Organization and management

eLanguage is a joint effort of several different institutions. The Linguistic Society of America has initiated the project and acts as the publisher of the eLanguage Web site, while the ongoing management is in the hands of the editor–in–chief, who is elected by the LSA’s governing body, the executive committee (EC), for a period of seven years. Dieter Stein, chair of the department for English Language and Linguistics at the University of Düsseldorf, Germany, is the current and first serving editor–in–chief. He has overseen the formation of an editorial board in which renown linguists from different sub;disciplines are represented. This editorial board and the editor–in–chief are responsible for the day–to–day administrative management of the cooperative, while a technology provider manages the platform. The office of the editor–in–chief is in direct contact with both the co–journal editors and the technology provider that hosts the eLanguage site, while co–journal editors are also part of an advisory board that is consulted on issues that are relevant to all stakeholders. An advantage of such a structure is that the management team can act as a quasi buffer between the individual members and their needs and the service provider that may not be familiar with the field of linguistics or particular issues that are important to scholars.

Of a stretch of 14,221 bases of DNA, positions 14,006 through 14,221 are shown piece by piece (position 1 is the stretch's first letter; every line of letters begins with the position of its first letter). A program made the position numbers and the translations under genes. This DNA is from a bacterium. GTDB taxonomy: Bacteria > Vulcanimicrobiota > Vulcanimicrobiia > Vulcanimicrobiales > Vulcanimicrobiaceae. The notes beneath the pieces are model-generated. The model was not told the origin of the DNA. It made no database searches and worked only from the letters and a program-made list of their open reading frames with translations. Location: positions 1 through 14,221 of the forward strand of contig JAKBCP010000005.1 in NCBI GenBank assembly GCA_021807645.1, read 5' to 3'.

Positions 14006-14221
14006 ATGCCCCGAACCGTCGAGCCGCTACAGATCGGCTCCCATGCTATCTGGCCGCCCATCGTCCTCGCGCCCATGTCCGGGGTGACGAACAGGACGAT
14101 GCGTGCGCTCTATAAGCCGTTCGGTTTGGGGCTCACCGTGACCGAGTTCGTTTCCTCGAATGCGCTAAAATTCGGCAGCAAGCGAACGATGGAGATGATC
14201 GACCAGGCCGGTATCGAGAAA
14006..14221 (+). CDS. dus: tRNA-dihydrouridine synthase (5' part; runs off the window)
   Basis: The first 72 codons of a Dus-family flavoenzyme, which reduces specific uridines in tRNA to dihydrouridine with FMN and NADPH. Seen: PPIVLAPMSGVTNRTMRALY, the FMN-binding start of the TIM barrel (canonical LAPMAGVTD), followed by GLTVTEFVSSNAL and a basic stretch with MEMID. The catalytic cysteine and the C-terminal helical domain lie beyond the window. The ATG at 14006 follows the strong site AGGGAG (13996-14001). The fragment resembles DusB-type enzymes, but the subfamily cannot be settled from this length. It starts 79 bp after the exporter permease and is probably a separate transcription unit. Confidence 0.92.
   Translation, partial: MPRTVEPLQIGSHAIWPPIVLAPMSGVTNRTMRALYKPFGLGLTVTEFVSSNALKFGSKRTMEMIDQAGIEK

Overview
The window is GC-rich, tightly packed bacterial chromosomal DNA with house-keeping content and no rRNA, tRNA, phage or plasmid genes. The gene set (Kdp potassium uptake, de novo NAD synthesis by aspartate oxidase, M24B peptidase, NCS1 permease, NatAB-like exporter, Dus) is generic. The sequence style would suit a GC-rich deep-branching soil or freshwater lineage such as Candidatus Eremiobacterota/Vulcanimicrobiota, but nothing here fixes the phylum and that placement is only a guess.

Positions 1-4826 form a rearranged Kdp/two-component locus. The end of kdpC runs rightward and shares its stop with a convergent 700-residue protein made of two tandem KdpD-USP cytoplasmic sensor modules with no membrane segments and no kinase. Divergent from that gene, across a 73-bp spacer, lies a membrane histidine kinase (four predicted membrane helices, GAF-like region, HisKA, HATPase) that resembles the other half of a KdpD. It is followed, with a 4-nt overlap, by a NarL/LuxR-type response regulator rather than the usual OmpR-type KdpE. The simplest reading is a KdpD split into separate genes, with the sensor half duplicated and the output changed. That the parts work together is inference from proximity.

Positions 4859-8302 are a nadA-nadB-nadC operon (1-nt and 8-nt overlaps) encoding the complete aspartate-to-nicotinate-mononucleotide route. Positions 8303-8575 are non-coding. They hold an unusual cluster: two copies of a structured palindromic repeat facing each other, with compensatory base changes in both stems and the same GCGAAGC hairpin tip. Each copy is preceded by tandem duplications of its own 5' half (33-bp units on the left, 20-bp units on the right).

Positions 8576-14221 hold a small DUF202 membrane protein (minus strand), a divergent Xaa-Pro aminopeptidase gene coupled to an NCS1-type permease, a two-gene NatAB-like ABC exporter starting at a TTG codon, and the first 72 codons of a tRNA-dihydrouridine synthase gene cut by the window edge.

IT support

Hosting and support for eLanguage is provided by the HBZ [26], the University Library Center, located in Cologne, Germany, which is also home to the DiPP project. The HBZ’s competence in electronic publishing and expertise in library and information services was the deciding factor for the collaboration, in addition to the close geographical proximity (Düsseldorf and Cologne both lie on the banks of the Rhine, roughly an hour apart). Because the technology provider assures both the accessibility and maintenance of the the tools that power eLanguage and optimizes access to the content itself (for example by assuring that article metadata for all member journals is available via an OAI–PMH interface [27]), it is essential that it retains both close communication with the editor–in–chief’s office and that it is a specialized, non–profit actor that has both the knowledge of and the commitment to the process of scientific publishing.